Film | Stephen King’s Top 5 Big, Bad Mamas

There is a rumor that Stephen King is a misogynist: Google Search, Google Scholar Search. Probably the one time when the civil and scholarly worlds almost match. But I am not here to perpetuate that rumor; I really don’t agree with it. Especially as a man who was raised by a single mother, I don’t think he could hate women after he acknowledges how hard his mother worked to keep him and his brother alive. I think he gives women a backbone–an unapologetic one.

…sometimes a woman had to be a high-ridin’ bitch. “Sometimes,” she told me, “being a bitch is all a woman has to hold onto.” [Dolores Claiborne (1993 Signet paperback, 358)].

People take to task women who are too “bossy” or “forward” and it pisses me off. I’m willing to bet it pissed off Mrs. King, too, when her husband walked out one day and left her with her two boys. I’m willing to bet lots of women get pissed off, and Stephen King has captured just a few them–getting mad as Hell and not taking it anymore.

Here, in no particular order, are my Top 5 Stephen King Big, Bad Mamas:

Probably the most notorious, Margaret White.

Overtly religious in “godless times”, Margaret White comes off as a little bit cuckoo. Especially since her girl just wants to fit in and go to prom. Pitched as evil and off her rocker from the get-go, Margaret does little to change this. She’s consistent, determined, and certain–how many of you can say that? She doesn’t change to fit her environment, feeling complete control and confidence in the opinions she pursues. Not only that, she ends up right–not even saying “I told you so!” when Carrie comes home just a little worse for wear after the prom. I mean, almost all of them laughed at her by the end of the movie.

From the book quoted above, Dolores Claiborne.

A hardworking maid and housekeeper for Vera Donovan, Dolores discovers her husband is molesting their only daughter. With advice from Vera and her own anger-fueled strength to guide her, Dolores seeks recompense for the invasion against her daughter’s security and her bank account. After working long, hard, physically crippling months and years for Vera Donovan, Dolores thought she’d earned a path to freedom for her and her daughter. No one, not even her drunken, abusive husband, could stop her.

A mother against her will, Nadine Cross.

Source: "The Stand" Comic Images on ComicVine.com
Source: “The Stand” Comic Images on ComicVine.com

Nadine Cross was promised to The Walking Man. It might appear that she promised herself to him, based on the way she acts. However, in the film, Nadine Cross’s death takes on a different form from the novel, even though the intent is still the same. In the film, Laura San Giacomo is taken into the arms of Randall Flagg–at the last minute she wants to refuse him (similar to the book)–and becomes pregnant with his child. Running was no option, when you’re running from the Devil. She’s taken back to Las Vegas to be introduced to the crew there, when shortly after a conversation with Randall’s right-hand man, Nadine picks herself up from the couch, threatens Randall as the image above portrays and tosses herself off the balcony. In the novel, she taunts Randall into tossing her. Quite the message to send to the baby-daddy, wouldn’t you say?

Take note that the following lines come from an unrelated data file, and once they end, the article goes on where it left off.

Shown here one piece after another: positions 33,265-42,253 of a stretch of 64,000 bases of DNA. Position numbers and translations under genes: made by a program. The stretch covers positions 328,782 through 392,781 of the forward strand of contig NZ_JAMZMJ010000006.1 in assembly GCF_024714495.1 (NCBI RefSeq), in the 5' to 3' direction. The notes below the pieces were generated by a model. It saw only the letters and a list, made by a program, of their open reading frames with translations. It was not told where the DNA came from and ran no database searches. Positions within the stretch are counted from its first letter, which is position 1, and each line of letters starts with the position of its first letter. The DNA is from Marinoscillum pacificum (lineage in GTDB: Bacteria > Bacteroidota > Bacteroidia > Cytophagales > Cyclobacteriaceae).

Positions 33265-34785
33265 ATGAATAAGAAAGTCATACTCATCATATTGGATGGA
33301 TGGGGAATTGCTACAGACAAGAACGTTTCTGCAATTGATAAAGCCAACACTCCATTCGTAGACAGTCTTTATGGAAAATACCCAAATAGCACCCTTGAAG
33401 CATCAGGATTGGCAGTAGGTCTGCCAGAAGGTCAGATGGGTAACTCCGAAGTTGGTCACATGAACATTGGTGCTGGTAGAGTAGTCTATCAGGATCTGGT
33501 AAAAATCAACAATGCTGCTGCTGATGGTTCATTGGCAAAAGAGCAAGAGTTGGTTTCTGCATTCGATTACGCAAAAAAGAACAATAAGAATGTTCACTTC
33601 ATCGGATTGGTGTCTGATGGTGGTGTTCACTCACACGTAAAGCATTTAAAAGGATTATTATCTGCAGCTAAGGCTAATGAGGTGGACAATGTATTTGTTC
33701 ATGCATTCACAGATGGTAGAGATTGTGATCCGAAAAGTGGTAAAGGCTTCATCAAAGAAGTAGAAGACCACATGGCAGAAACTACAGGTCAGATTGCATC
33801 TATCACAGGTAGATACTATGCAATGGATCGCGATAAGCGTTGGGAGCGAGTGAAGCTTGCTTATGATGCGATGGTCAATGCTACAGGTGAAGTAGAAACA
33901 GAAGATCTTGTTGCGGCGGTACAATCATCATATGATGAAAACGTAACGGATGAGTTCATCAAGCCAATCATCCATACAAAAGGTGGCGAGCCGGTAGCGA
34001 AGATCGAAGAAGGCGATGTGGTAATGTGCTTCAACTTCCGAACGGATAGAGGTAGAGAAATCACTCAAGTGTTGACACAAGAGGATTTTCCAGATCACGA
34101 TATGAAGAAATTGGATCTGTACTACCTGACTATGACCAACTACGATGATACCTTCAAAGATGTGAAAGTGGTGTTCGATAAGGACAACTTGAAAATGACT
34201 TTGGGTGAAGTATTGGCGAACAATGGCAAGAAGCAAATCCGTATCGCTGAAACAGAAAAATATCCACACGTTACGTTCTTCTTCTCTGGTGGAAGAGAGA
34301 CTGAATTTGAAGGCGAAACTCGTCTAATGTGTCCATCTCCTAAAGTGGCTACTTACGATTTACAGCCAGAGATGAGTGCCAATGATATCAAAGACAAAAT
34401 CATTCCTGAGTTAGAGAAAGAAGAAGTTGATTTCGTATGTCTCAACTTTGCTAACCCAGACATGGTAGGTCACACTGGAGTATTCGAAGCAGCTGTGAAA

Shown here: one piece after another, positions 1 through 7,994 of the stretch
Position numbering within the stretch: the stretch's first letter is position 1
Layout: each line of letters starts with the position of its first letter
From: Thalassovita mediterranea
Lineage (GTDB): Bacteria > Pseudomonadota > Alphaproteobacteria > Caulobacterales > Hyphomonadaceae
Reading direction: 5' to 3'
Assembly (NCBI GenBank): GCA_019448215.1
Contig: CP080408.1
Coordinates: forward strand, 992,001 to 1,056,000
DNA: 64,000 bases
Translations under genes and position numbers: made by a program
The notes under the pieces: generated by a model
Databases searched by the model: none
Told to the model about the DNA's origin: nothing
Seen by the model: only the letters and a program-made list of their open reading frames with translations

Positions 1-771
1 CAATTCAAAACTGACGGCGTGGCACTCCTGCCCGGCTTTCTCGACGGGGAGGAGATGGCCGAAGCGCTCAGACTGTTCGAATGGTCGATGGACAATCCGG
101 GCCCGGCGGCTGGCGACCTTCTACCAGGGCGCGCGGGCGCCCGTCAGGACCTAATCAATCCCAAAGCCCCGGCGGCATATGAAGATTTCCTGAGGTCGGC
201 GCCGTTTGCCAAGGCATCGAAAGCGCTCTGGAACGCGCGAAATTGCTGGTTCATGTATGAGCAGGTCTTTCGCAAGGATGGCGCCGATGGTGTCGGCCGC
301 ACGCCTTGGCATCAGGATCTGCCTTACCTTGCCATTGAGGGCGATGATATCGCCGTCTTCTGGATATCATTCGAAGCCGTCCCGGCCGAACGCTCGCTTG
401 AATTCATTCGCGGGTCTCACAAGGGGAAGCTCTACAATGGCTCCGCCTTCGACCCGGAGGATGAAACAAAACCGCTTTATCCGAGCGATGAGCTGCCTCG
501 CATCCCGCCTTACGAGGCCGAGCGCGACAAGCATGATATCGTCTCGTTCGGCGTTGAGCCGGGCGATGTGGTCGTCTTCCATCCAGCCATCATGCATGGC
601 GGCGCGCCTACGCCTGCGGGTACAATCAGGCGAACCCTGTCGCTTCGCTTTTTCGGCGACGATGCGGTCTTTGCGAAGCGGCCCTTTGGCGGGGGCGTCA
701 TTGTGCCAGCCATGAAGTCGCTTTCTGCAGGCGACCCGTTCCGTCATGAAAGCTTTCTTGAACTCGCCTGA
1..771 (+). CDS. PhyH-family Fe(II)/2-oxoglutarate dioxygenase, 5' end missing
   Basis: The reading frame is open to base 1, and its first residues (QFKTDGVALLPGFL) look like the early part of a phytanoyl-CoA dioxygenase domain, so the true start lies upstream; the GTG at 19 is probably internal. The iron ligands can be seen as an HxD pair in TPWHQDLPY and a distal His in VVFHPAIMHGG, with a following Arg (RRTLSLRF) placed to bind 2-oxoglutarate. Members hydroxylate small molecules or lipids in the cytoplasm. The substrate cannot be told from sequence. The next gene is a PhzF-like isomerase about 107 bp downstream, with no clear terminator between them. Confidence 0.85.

The unholy maternal spirit, Ellen Rimbauer.

Ellen Rimbauer only wanted the dream of a Victorian life, marriage, and family. Giving  two children, the happiness of her youth, and her very soul in order to seek out the joy she wanted. Her carousing, cheating husband kept her from it. Ellen and her maid, Sukeena, would make him pay. Dedicating her very life to the process of building her mansion, Rose Red, Sukeena assists Ellen in attempting to woo her grandson, Steven, into helping them build. Protecting home and hearth, Ellen and Sukeena are a force to be reckoned with when Lois Reardon and her crew attempt to waken the sleeping mansion.

The trapped protector, Donna Trenton.

Donna is simply trying to live her life, take care of her boy, and get her tired car fixed. Dropping her car off with a trusted friend becomes a fight for survival as she’s attacked by a rabid St. Bernard in front of his home. Doing all that she can with what she has is an understatement as Donna surveys her surroundings and tries to fight through the environment as she’s found it. She’s done nothing to create this trauma, aside from not being prepared to meet a rabid dog, and can do almost nothing–save risking contracting the disease herself–to take herself out of it. Watching Donna fight to survive the world as she’s had it presented to her is a metaphor for maneuvering the minefield that women often call life.

Sometimes the characters authors write don’t get the gripe for being assholes–the authors do. Accusing an author of being an asshole for writing asshole characters is kind of like calling God an asshole for creating assholes on Earth, isn’t it? And, of course, in order to understand an asshole, one might have to be one. That doesn’t necessarily mean the author and his character are the same kind of asshole. King has written some pretty shady characters; he’s also written some pretty honorable characters. The rub is that both are human, and King is merely attempting to show us how life can sometimes be–real or in our most vivid nightmares.

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